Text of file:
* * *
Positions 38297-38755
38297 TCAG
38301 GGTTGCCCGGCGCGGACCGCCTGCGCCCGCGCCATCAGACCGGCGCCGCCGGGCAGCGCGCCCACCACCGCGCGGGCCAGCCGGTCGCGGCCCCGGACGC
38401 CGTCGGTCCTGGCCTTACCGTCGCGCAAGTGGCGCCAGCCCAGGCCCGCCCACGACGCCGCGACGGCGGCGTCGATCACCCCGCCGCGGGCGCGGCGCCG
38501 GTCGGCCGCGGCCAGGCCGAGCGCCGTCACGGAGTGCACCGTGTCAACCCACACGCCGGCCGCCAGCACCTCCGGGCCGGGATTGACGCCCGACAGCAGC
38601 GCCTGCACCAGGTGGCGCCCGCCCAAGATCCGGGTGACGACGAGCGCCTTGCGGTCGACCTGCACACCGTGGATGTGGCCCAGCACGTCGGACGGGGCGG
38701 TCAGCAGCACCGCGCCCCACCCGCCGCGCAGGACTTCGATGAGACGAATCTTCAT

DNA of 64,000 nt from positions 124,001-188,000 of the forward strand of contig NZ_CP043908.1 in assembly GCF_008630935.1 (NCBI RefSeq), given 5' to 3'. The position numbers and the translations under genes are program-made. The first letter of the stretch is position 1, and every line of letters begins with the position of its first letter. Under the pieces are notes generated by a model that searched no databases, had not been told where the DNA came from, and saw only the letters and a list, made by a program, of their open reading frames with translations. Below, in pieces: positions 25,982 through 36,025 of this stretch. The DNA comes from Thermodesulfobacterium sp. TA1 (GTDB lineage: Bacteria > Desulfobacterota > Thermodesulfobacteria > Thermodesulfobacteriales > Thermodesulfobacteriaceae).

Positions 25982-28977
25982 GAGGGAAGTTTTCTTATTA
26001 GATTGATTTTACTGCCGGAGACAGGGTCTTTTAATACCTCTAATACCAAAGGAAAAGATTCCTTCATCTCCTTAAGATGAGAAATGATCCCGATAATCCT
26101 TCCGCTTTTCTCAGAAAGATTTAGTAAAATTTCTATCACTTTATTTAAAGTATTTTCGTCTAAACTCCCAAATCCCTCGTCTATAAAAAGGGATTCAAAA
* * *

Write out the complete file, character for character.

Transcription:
Positions 38297-38755
38297 TCAG
38301 GGTTGCCCGGCGCGGACCGCCTGCGCCCGCGCCATCAGACCGGCGCCGCCGGGCAGCGCGCCCACCACCGCGCGGGCCAGCCGGTCGCGGCCCCGGACGC
38401 CGTCGGTCCTGGCCTTACCGTCGCGCAAGTGGCGCCAGCCCAGGCCCGCCCACGACGCCGCGACGGCGGCGTCGATCACCCCGCCGCGGGCGCGGCGCCG
38501 GTCGGCCGCGGCCAGGCCGAGCGCCGTCACGGAGTGCACCGTGTCAACCCACACGCCGGCCGCCAGCACCTCCGGGCCGGGATTGACGCCCGACAGCAGC
38601 GCCTGCACCAGGTGGCGCCCGCCCAAGATCCGGGTGACGACGAGCGCCTTGCGGTCGACCTGCACACCGTGGATGTGGCCCAGCACGTCGGACGGGGCGG
38701 TCAGCAGCACCGCGCCCCACCCGCCGCGCAGGACTTCGATGAGACGAATCTTCAT

DNA of 64,000 nt from positions 124,001-188,000 of the forward strand of contig NZ_CP043908.1 in assembly GCF_008630935.1 (NCBI RefSeq), given 5' to 3'. The position numbers and the translations under genes are program-made. The first letter of the stretch is position 1, and every line of letters begins with the position of its first letter. Under the pieces are notes generated by a model that searched no databases, had not been told where the DNA came from, and saw only the letters and a list, made by a program, of their open reading frames with translations. Below, in pieces: positions 25,982 through 36,025 of this stretch. The DNA comes from Thermodesulfobacterium sp. TA1 (GTDB lineage: Bacteria > Desulfobacterota > Thermodesulfobacteria > Thermodesulfobacteriales > Thermodesulfobacteriaceae).

Positions 25982-28977
25982 GAGGGAAGTTTTCTTATTA
26001 GATTGATTTTACTGCCGGAGACAGGGTCTTTTAATACCTCTAATACCAAAGGAAAAGATTCCTTCATCTCCTTAAGATGAGAAATGATCCCGATAATCCT
26101 TCCGCTTTTCTCAGAAAGATTTAGTAAAATTTCTATCACTTTATTTAAAGTATTTTCGTCTAAACTCCCAAATCCCTCGTCTATAAAAAGGGATTCAAAA